To Mask or Not to Mask: Your Decision

Mask
NEW YORK, NEW YORK - MAY 19: Medical workers stand outside NYU Langone Health hospital as people applaud to show their gratitude to medical staff and essential workers during the coronavirus pandemic on May 19, 2020 in New York City. COVID-19 has spread to most countries around the world, claiming over 324,000 lives with over 4.9 million infections reported. (Photo by Noam Galai/Getty Images)

Preventative action is more efficient than reactive action and is the case with the novel Coronavirus. Without a vaccine, and with testing limited, some say the best way to ward it off is through social distancing and adding Personal Protective Equipment, or PPE, to the daily routine. Given the inconvenience, the Western world is asking itself: to mask or not to mask?

To Mask or Not to Mask?

There are two schools of thought on this subject, with many citing “freedom” as their reason for not wearing the equipment suggested by the Centers for Disease Control and Prevention. America is the land of the free and the brave, without a doubt. But freedom does not equal a pass on human decency. Freedom requires discipline and personal responsibility. Freedom calls for improvisation and moving beyond individual wants. Something many American companies have already adapted to.

Mask Culture Meets the West

After discouraging the use of masks by the general public, the CDC has retracted that statement. Instead, they discourage the use of surgical grade masks, which should be left for medical professionals in their daily work. The general public should buy or make cloth masks to slow down the spread of germs from one to another, and voluntarily wear them when going outside of the home. It is important that these masks are removed once home and washed between each use. Handwashing with hot water and detergent is a perfectly acceptable option for any without access to a washing machine. Remembering to sanitize surfaces in the home regularly, is also important.

After handling the germ-infested mask, remember to sanitize hands with hand sanitizer, or better yet, with soap and water for 20 seconds. If that feels too long, start providing “quarantine concerts” for the whole household to enjoy, and the time will fly. A great example to follow is that of medical professionals, who use PPE on a daily basis. It takes 21 days to form a habit. These newly formed habits will help eliminate the daily threat of the virus and improve overall hygiene discipline.

Mask culture has been the norm in Japan since the 1918 Spanish Flu, which killed between 257,000 and 481,000 people in the country. It has now made its way to the Western world and comes with more than just the benefit of minimizing the spread of germs. They protect those with allergies from dust and pollen and even provide a social shield for those dealing with social anxiety. Regardless of their practicality, it’s equally important to remove them and permit the body time to breathe freely. Do this when alone or when commuting from one place to the next in a vehicle. To avoid run-ins with security personnel, eye contact and head nods can be helpful as everyone adjusts to this “new normal”. Stay safe, stay mindful, stay respectful.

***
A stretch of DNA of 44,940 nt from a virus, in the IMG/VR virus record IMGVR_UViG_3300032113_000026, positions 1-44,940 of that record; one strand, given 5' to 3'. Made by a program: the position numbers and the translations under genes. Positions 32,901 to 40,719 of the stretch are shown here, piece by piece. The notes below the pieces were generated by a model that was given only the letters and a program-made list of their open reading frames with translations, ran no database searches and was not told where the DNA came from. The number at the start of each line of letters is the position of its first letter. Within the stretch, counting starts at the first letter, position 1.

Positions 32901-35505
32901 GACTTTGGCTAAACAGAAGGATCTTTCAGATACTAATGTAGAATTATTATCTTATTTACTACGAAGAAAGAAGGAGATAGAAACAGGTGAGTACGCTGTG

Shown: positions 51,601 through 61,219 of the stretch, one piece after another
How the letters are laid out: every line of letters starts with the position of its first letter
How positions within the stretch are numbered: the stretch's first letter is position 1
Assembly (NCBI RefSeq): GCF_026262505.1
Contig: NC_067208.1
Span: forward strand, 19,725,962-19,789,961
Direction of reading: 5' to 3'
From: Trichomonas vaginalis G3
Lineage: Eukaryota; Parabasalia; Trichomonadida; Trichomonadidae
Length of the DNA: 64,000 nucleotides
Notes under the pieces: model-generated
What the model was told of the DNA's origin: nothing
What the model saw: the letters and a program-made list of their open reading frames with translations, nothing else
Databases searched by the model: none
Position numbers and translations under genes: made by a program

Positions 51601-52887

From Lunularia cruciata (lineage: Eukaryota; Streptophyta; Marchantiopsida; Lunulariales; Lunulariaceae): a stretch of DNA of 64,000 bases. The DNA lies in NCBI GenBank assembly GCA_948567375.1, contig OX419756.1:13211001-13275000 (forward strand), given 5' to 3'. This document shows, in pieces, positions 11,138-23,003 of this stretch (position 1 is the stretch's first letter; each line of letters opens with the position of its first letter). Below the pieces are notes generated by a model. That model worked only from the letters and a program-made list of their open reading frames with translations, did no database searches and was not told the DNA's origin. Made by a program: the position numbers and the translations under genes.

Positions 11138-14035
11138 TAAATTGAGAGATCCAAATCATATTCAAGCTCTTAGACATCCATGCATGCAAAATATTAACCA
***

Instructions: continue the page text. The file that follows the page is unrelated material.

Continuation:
Other Types of PPE

Personal Protective Equipment doesn’t stop at masks. Gloves and face shields are also helpful tools for keeping the germs at bay. Eyes are wide open targets for all kinds of irritants, even with glasses over them. If engaging with strangers on a regular day to day basis, it is a good investment. Remember to disinfect it daily so it can keep doing it’s job.

On the other hand, gloves are not fit for multi-use and they should be disposed of immediately after being removed. Opinions on glove use vary, and the CDC primarily suggests them when cleaning and when caring for a sick person. When they are not changed frequently enough, they transfer just as many germs as an un-gloved hand. Early claims of Covid-19 spreading by gas pumps have been debunked, but ongoing research continues to help pinpoint just how this invisible terrorist is getting around. “This is a respiratory virus, and respiratory viruses largely spread through breathing in infected respiratory droplets,” says Dr. Amesh A. Adalja, senior scholar at the Johns Hopkins Center for Health Security.

Abstinence-Only Approach

Choosing not to wear a mask does not make a person “bad”. Just as wearing a mask does not invite racism or xenophobia, which has been the case in the last few months. Everyone has different life circumstances and everyone has the freedom to choose what is best for them. By the same token, everyone else deserves the same respect to do what they feel is best for their own good. With global stress at an all-time high, arguments over mask-wearing should not enter day to day living. Maintain the suggested 6 feet and stay aware of respiratory droplets, the primary carrier of the infectious disease.

A less fearful way to approach the situation is in viewing the virus as a type of “contrast material”, highlighting the areas of American culture that can use improving. Staying in lanes, maintaining personal hygiene, and being considerate of others. In the end, America will be great again.

Main Image: Embed from Getty Images

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